Gerhardt, Spring 2015
1. Does the P own a work currently protected by copyright law?
2. Has the D committed copyright infringement by violating one or more of the P’s § 106 rights?
3. Does a copyright defense protect the D’s conduct?
The Copyright Act grants limited statutory monopoly in ORIGINAL WORKS of authorship that are FIXED in a TANGIBLE MEDIUM OF EXPRESSION. (§ 102)
Public Domain= includes expired CR materials and works from before the Act was enacted
Always federal law—based on Article I cl 8 of the US Constitution
· Wheaton v. Peters: no common law CR rightsà only FEDERAL STATUTE
Folsom v. Marsh: establishes FAIR USE
Rivalrous good= if someone takes your good, you don’t have it anymore (a car)
Non-Rivalrous good= if someone steals your good, you still have it (music)
Your CR rights exist APART from the thing itself—just because an owner gives the good to someone else, they still retain their CR rights in it
COPYRIGHTABLE SUBJECT MATTER
§ 102. Subject matter of copyright: In general
(a) Copyright protection subsists, in accordance with this title, in original works of authorship fixed in any tangible medium of expression, now known or later developed, from which they can be perceived, reproduced, or otherwise communicated, either directly or with the aid of a machine or device. Works of authorship include the following categories:
1. Literary works;
2. Musical works, including any accompanying words;
3. Dramatic works, including any accompanying music;
4. Pantomimes and choreographic works;
5. Pictorial, graphic, and sculptural works;
6. Motion pictures and other audiovisual works;
7. Sound recordings; and
8. Architectural works.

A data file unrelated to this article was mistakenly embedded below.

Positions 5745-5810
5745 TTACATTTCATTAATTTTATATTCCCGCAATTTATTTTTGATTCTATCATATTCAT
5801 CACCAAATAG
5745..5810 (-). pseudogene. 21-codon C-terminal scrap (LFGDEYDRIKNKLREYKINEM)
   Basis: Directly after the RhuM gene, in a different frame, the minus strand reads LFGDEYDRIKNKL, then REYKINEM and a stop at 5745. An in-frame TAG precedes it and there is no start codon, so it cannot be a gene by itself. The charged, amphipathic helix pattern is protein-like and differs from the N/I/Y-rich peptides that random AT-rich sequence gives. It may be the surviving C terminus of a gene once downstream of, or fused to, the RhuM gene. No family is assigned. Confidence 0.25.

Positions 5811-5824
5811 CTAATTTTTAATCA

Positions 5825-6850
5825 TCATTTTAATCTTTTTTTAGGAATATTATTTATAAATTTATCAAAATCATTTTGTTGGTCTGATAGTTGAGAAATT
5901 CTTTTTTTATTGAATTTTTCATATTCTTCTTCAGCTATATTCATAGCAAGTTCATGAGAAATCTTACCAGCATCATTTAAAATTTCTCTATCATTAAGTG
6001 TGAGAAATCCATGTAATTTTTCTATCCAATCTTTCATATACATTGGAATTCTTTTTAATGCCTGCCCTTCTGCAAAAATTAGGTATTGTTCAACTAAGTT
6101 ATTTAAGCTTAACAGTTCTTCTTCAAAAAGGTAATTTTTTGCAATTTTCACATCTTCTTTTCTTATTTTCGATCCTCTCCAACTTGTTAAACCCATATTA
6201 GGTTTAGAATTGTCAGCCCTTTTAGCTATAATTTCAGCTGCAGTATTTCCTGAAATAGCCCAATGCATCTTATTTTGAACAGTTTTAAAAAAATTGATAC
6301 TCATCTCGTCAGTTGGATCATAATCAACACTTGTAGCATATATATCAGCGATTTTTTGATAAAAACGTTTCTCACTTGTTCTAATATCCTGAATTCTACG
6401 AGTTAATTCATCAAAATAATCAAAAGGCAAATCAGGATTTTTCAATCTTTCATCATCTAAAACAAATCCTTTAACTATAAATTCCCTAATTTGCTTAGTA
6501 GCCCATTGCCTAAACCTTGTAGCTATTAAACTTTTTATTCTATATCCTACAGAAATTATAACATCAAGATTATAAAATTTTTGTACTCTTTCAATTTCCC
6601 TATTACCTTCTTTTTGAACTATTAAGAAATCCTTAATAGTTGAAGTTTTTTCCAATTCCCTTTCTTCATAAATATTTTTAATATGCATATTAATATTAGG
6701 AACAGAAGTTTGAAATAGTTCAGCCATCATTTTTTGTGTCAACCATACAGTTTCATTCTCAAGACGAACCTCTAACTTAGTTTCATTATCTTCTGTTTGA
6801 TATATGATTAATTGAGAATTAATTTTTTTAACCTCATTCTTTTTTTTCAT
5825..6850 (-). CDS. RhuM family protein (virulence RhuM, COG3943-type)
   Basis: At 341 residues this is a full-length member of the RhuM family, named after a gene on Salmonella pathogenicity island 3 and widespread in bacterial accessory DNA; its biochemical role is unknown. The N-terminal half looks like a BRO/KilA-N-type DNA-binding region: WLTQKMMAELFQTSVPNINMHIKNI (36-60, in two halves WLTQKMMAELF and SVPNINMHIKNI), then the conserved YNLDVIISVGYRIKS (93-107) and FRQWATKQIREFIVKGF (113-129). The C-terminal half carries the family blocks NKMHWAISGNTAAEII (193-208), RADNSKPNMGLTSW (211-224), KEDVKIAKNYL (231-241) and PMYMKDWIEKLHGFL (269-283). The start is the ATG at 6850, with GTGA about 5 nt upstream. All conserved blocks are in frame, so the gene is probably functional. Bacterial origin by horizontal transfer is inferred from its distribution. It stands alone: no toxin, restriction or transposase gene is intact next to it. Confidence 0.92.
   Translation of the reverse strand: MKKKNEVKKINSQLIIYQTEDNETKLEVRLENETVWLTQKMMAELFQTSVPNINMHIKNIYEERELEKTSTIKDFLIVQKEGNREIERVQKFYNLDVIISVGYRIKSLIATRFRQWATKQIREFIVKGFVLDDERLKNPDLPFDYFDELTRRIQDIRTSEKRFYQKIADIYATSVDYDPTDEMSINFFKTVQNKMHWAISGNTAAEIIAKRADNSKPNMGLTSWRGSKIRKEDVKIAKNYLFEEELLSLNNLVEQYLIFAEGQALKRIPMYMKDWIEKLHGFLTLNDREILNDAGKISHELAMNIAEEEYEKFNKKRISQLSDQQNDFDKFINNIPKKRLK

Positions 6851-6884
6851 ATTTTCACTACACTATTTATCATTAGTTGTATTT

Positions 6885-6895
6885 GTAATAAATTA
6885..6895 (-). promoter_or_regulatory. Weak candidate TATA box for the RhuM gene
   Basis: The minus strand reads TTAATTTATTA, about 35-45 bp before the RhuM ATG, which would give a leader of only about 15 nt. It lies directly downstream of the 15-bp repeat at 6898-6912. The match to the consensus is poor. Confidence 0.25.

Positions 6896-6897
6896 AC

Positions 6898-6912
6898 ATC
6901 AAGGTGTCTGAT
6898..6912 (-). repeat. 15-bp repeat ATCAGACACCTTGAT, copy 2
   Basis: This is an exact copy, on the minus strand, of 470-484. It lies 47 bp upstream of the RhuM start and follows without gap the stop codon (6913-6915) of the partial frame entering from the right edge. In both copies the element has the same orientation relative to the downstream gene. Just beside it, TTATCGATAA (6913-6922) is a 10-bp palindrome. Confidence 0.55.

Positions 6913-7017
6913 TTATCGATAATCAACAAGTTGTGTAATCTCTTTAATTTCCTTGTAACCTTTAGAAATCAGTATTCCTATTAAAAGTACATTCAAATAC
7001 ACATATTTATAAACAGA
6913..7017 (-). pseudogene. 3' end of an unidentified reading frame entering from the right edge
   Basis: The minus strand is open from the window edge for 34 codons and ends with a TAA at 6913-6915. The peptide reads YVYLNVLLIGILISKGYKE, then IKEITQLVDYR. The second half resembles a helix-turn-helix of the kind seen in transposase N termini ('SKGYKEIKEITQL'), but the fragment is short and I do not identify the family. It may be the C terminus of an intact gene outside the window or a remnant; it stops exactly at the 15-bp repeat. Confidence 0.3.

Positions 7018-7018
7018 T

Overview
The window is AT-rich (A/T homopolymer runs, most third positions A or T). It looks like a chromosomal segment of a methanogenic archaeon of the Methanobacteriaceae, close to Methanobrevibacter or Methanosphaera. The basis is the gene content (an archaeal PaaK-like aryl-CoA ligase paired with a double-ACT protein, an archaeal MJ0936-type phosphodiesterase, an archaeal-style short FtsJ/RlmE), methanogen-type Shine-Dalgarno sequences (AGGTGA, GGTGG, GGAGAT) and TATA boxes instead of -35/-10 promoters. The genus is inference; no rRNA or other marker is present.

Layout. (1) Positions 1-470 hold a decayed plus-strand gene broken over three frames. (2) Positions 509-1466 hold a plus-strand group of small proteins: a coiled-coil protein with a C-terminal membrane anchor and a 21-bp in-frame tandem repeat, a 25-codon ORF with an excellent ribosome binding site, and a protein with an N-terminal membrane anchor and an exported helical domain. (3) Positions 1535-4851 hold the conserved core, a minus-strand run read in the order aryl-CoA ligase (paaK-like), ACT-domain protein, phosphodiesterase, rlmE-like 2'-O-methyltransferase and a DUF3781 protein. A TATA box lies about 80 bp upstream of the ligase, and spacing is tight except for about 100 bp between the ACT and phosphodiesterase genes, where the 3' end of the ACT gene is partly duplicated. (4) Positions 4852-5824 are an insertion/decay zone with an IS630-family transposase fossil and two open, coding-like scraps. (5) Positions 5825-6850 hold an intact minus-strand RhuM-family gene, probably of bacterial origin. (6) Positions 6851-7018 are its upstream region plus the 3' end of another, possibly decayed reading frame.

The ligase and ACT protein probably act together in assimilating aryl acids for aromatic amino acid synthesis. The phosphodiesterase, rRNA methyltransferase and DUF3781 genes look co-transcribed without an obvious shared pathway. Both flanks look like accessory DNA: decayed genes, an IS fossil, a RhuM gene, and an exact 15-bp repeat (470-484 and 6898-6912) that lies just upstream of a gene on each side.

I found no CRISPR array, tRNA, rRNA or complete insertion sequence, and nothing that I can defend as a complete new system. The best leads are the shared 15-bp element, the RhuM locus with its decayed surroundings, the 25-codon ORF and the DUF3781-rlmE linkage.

(b) in no case does copyright protection for an original work of authorship extend to any IDEA, PROCEDURE, PROCESS, SYSTEM, METHOD OF OPERATION, CONCEPT, PRINCIPLE, OR DISCOVERY, regardless of the form in which it is described, explained, illustrated, or embodied in such work.
“Fixed”= when its embodiment in a copy or phonorecord, by or under the authority of the author, is sufficiently permanent or stable to permit it to be perceived, reproduced, or otherwise communicated for a period of more than transitory duration. A work consisting of sounds, images, or both, that are being transmitted, is “fixed” for purposes of this title if a fixation of the work is being made simultaneously with its transmission (§ 101)
Williams Electronics v. Artic International: coin-operated video games have an attract mode (repetition of a sequence of sights and sounds from the game) and a play mode—whether the ATTRACT mode is CR-able?
· IS CR-able—focuses on the repetition of the sequences
MAI Systems Corp. v. Peak Computer Inc.: P manufactured and designed software—includes the operating system, software needed to run other programs on the computer; D maintains computer systems for clients (does troubleshooting), and P’s computer is about 50-70% of D’s business—guy left job at P and joined D + other 3 employees—some of P’s business switched to D
· IS CR-able= Copy created in RAM can be “perceived, reproduced, or otherwise communicated”à loading of software into RAM creates a copy
· P has to prove fixation to prove 106 was violated—have to be fixed IN ORDER to prove violation